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Bert Oldfield's 1934 Ashes Ashtray

central coast auction house the ashes bert oldfield

The Ashes and ashtrays - it’s got to have been a match made in pun heaven. That might be your first thought too when you see this leaf-green ashtray with 1930s typography, which commemorates the Australian victory of the 1934 Ashes series. With this vintage piece of memorabilia, however, there’s a story to be told beyond any funny word play.

This item is a significant piece of cricket memorabilia owned by the Australian wicketkeeper, Bert Oldfield. He played in this 1934 test series alongside Australia’s famous batter Donald Bradman, and it was the first Ashes after the controversial 1932-33 ‘bodyline’ series where Oldfield suffered a fractured skull.

Bradman was considered neigh-on invincible by England, leading the English team to devise a new bowling tactic. This tactic was fast leg theory bowling, or ‘bodyline’ and was designed to exploit Bradman's susceptibility to bouncers. The problem with bodyline tactics was that they could be dangerous, especially as the English bowlers seemed to be bowling at the Australian players rather than the wickets.

After being struck over the heart by a bodyline ball, Australian cricketer Woodfull said ‘There are two teams out there. One is trying to play cricket and the other is not’ (Keane, 2017). When Oldfield was hit in the face with a bodyline ball from Harold Larwood, it fractured the right frontal bone in his face (Christie’s, 2000).

As the result of bodyline techniques, England won a victory over Australia in the 1932-33 Ashes. The 1934 series is widely seen as Australia’s revenge for their loss at the hands of the controversial tactics.

Of course, this was just one spat in a long series of competitive cricket sportsmanship

between Australians and Brits. The origin story of the Ashes themselves is based in cricketing conflict.

In 1882, the Australian cricket team won a shock victory against England at the Oval - the first time England had lost on home soil (Lord’s, 2018). An English paper called The Sporting Times even published a mock obituary.

The ‘body’ in question did not yet exist at this early stage. Neither was the Test series between Australia and England

called ‘The Ashes.’ The Ashes urn many will be familiar with today is a small red-brown ceramic urn with typed words pasted on the side. It was thought to have been presented to the English cricket captain, Ivo Bligh, following England’s victory in the test match series with Australia following 1882. Another incarnation was also presented to Australia’s captain after the 1934 test match. The term ‘The Ashes’ reportedly only began to stick in 1903.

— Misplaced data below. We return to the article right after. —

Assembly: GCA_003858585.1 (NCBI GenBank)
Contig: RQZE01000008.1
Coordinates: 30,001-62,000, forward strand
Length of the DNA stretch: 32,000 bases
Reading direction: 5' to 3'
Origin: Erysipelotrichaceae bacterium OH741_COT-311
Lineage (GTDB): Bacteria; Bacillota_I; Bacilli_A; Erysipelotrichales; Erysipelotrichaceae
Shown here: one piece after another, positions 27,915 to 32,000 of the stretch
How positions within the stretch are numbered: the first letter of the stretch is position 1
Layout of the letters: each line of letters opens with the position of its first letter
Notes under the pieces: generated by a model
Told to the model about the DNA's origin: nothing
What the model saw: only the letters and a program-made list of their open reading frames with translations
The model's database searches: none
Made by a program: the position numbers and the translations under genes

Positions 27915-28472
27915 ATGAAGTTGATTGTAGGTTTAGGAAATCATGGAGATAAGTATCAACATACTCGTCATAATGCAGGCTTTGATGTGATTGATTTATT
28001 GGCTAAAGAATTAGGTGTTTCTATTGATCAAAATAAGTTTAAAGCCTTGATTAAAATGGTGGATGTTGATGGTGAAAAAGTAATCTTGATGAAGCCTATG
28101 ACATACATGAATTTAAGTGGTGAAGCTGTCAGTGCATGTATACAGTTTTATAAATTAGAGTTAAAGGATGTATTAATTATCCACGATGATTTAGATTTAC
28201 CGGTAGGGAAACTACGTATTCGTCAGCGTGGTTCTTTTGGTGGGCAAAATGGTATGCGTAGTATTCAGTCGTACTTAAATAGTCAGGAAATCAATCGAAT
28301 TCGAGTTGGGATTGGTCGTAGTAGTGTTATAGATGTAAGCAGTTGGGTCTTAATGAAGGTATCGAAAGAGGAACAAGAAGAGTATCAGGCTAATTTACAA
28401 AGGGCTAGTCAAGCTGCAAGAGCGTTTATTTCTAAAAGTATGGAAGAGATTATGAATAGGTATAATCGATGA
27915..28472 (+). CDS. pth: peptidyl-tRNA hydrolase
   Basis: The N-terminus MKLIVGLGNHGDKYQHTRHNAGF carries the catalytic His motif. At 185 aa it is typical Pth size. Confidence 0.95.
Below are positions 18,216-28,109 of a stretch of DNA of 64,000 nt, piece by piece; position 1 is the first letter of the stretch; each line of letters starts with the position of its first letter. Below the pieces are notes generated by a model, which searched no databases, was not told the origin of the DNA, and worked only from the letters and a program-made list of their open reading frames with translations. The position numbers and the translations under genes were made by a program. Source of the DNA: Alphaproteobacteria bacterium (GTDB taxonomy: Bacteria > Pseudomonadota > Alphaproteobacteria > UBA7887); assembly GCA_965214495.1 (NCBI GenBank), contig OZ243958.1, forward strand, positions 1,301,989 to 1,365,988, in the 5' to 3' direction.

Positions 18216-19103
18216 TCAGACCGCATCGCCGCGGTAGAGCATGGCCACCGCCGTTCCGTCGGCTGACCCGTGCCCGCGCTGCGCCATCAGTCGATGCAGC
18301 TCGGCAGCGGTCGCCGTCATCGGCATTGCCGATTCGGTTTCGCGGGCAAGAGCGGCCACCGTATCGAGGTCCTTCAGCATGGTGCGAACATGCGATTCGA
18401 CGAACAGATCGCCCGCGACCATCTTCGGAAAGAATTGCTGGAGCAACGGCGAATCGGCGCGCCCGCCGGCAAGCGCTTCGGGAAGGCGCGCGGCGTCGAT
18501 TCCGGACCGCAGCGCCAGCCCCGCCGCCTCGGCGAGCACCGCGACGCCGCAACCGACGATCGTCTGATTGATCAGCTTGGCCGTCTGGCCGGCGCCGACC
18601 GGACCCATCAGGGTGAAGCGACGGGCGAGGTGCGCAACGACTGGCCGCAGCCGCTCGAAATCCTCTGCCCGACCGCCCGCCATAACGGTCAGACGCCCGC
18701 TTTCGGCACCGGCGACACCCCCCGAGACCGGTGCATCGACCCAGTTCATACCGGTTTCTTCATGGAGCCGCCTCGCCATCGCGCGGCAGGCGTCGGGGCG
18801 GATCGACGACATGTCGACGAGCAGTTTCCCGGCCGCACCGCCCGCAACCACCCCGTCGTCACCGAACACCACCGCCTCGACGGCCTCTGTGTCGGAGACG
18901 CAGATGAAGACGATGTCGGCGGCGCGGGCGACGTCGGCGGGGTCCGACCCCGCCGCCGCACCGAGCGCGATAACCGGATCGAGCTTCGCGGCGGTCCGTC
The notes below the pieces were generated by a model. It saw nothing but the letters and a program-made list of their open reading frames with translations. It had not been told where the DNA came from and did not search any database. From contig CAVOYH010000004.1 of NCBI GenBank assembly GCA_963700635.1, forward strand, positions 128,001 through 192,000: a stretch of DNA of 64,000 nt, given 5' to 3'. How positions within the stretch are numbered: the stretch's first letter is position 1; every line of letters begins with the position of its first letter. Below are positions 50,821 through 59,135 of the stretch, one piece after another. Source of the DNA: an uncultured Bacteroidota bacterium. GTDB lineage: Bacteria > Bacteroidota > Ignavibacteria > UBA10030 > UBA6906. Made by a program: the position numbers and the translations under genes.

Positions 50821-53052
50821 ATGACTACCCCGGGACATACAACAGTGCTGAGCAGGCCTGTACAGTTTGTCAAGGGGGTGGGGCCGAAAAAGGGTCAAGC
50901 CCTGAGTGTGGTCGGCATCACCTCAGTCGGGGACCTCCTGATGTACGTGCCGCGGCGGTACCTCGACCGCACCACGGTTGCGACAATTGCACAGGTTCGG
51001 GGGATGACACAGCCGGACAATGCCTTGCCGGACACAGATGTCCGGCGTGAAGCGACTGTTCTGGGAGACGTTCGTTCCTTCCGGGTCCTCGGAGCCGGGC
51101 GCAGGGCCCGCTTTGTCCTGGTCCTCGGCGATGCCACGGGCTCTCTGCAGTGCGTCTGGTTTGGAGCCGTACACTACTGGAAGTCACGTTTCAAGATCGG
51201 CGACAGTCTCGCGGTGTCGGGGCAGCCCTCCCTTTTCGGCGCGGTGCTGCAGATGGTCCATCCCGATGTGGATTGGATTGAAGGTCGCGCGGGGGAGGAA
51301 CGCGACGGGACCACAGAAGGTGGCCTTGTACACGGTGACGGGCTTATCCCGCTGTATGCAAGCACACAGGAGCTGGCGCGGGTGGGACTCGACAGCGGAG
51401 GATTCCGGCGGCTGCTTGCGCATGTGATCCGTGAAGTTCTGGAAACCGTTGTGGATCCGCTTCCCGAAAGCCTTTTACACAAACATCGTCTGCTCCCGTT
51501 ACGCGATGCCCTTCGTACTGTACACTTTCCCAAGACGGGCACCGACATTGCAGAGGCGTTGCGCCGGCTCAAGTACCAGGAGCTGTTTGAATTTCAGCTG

Bert Oldfield cricket the ashes auction

William Albert Stanley ‘Bert’ Oldfield (1894-1976), like the Ashes, is a subject of legend all on his own. In World War One he was part of the Australian Imperial Force (AIF). In 1917 he found himself buried in Polygon Wood, near Ypres, after intense bombing (Christie’s, 2000). After his near-death experience, he was selected to play cricket for the AIF team and his evident skill later led him to be recruited by the Australian cricket team. He played 54 test matches in total, and 245 First-class matches. After a long and successful cricket career, he was invested into the Order of the British Empire as a Member (MBE) in 1970- the third highest medal in the order (BBC, 2019). He was an immensely respected Sydney local, who was born in Alexandria and died in Killara.

Collector interest for Oldfield’s belongings and cricket memorabilia has always been intense. In 2000, his baggy green cricket cap from the Bodyline Test Series of 1932-33 sold to the actor Russell Crowe for $28,200 at Christie’s ‘Sport in Australia’ auction. This same baggy green was later part of Crowe’s famous ‘Art of Divorce’ auction at Sotheby’s where it reached a hammer price of $55,000.

This makes Bert Oldfield’s ashtray a compelling and exclusive item to own. No doubt, it will be treasured by any lover of Australia’s cricket history or it would make a valuable part of a museum-level cricket memorabilia collection. The ashtray features in our Director's Selection auction this December.

Central Coast auction house the ashes sport

Article by Isabella Trope


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